Remembering Doria

One Father's Journey after the Death of his Daughter

A Wonderful, Happy, Bittersweet Day

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What a Saturday!! All day long, little Zoe was as bouncy and happy as can be. Even at tired times, she was as content as she’s been. All day long, no matter who was around, Zoe was a happy, happy little girl. It was probably the longest, most sustained, unstoppably bubbly day that a very happy baby has yet had. We played a lot, laughed a lot, pooped a little, and had a super Saturday. It was a very sweet Saturday, sweet because time with Zoe was fantastic, and sweet because Zoe is so innocent and didn’t know the whole story of the day.

Saturday represented the third time in my life that I’ve attended a funeral for a baby. I never thought there would be one, because it’s something that none of us really think about, but Saturday made three.

The first was about ten years ago, for a family in our church whose little boy was born with a heart defect, fought to beat it, and right when it looked like the little fighter had won the victory, everything turned south. His parents are two of the more naturally happy people that I know, and seeing them cry at their son’s funeral caused me to think “If they look this heartbroken, I’m ready to believe that losing a child is as bad as it gets.” If someone had claimed it, I wouldn’t have hesitated to agree at all.

Of course, the second time was Doria’s funeral. Contrary to my expectations, that was the single easiest day of the entire process. That combination of shock, the presence of so many wonderful people showing their love for us, and the fact that I really still had no idea what I was in for made that a pretty happy day. That may sound very strange, but that funeral was very happy. It was the endpoint of a first grieving goal, it went wonderfully, and the caring was just so obvious. Easy day.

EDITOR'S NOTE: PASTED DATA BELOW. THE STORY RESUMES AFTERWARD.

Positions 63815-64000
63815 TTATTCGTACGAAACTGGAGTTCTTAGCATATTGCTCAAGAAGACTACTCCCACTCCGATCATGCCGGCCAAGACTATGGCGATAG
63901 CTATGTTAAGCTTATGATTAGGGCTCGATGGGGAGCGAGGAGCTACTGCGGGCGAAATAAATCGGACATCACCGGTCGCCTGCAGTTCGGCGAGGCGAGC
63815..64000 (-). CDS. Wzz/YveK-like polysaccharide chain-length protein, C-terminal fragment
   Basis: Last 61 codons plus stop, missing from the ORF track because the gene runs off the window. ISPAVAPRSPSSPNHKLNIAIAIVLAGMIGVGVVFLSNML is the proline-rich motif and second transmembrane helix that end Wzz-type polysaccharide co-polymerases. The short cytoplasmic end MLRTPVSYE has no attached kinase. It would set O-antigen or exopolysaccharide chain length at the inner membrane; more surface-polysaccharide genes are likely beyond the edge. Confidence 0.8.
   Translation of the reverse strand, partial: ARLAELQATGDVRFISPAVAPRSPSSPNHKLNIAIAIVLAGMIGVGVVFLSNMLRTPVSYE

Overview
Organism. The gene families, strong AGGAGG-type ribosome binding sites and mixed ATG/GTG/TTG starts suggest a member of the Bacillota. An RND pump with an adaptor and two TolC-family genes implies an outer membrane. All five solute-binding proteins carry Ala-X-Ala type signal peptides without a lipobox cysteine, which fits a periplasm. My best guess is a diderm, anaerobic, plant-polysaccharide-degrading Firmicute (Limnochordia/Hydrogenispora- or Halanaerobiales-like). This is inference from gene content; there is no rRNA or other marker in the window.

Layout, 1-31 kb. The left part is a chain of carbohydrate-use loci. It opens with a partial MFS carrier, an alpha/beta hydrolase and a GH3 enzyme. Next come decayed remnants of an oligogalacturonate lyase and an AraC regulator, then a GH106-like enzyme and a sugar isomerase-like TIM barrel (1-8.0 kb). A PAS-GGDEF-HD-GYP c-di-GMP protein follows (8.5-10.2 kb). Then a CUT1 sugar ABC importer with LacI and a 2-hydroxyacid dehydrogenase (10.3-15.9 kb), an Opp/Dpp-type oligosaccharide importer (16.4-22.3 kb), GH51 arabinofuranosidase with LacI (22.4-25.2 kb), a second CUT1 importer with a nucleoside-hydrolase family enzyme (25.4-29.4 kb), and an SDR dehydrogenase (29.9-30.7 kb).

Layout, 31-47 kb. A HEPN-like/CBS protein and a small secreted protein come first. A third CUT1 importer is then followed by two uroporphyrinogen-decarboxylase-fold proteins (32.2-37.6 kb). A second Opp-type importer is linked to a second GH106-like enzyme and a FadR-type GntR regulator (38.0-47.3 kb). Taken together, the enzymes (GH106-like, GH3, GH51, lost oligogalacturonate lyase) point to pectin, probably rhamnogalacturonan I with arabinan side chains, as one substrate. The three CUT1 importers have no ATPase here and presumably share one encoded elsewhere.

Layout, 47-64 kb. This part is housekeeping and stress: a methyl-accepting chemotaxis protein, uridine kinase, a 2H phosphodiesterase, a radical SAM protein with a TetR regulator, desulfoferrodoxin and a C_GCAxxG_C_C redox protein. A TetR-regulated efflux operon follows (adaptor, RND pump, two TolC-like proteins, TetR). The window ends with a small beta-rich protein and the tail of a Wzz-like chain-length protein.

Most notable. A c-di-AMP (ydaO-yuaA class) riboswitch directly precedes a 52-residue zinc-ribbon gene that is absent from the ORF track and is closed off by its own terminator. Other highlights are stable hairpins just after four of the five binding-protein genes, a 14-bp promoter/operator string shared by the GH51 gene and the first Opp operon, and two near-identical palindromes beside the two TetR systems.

Yesterday’s funeral was for a friend, an old classmate of my wife’s from Bible college whose son’s heart apparently stopped early in labor (if I have the facts right, which is iffy). Zoe’s giddiness was so helpful, because this was the first time I went to a baby funeral with a pretty decent idea what it was like to be the parents. It was a fantastic funeral for a church that will just now be finding out what they’re in for, and two wonderful parents of that beautiful little boy. The parents looked peaceful, just like I expected now. It was wonderful to see that church just filled with people caring for them. 

Of course, as someone who just has to analyze things, I found myself evaluating all of the different parts, sketching together what I think I would do for a funeral sermon, how to explain this thing or that thing, until realizing this morning in a casual chat with my pastor that it really doesn’t matter. Whatever truth is preached that day is truth that we don’t really here. As the parents, we’re not really all there. Along that lines, we (really it was me, just dragging the pastor down with me here) made up the only kind of sermons that would be remembered by grieving parents, and they’re pretty warped. 

As far as friends go, no one really hears anything, because they’re thinking about the grieving parents. In the end, however anyone involved presents things, or doesn’t, or seems to, or whatever, it really doesn’t matter a whole lot, because everyone is right there to do the one thing they can do that day: show those grieving parents that they love them. 

I found that really interesting. In the end, that’s all that we remember from our funeral. I remember singing the songs and all, and I have a vague idea of the sermon, but I really remember that the man who cried with us in the hospital was doing his part again, which is really what the funeral is all about for all of us. 

It was a beautiful Saturday, filled with the joy of a living child and mourning one that went home instead, and finding out that, in every case, love was really all that mattered. Again.

 

 

The day’s key verse: 15 Rejoice with those who rejoice, and weep with those who weep.  Of course, I was rejoicing with myself, but it counts.

 

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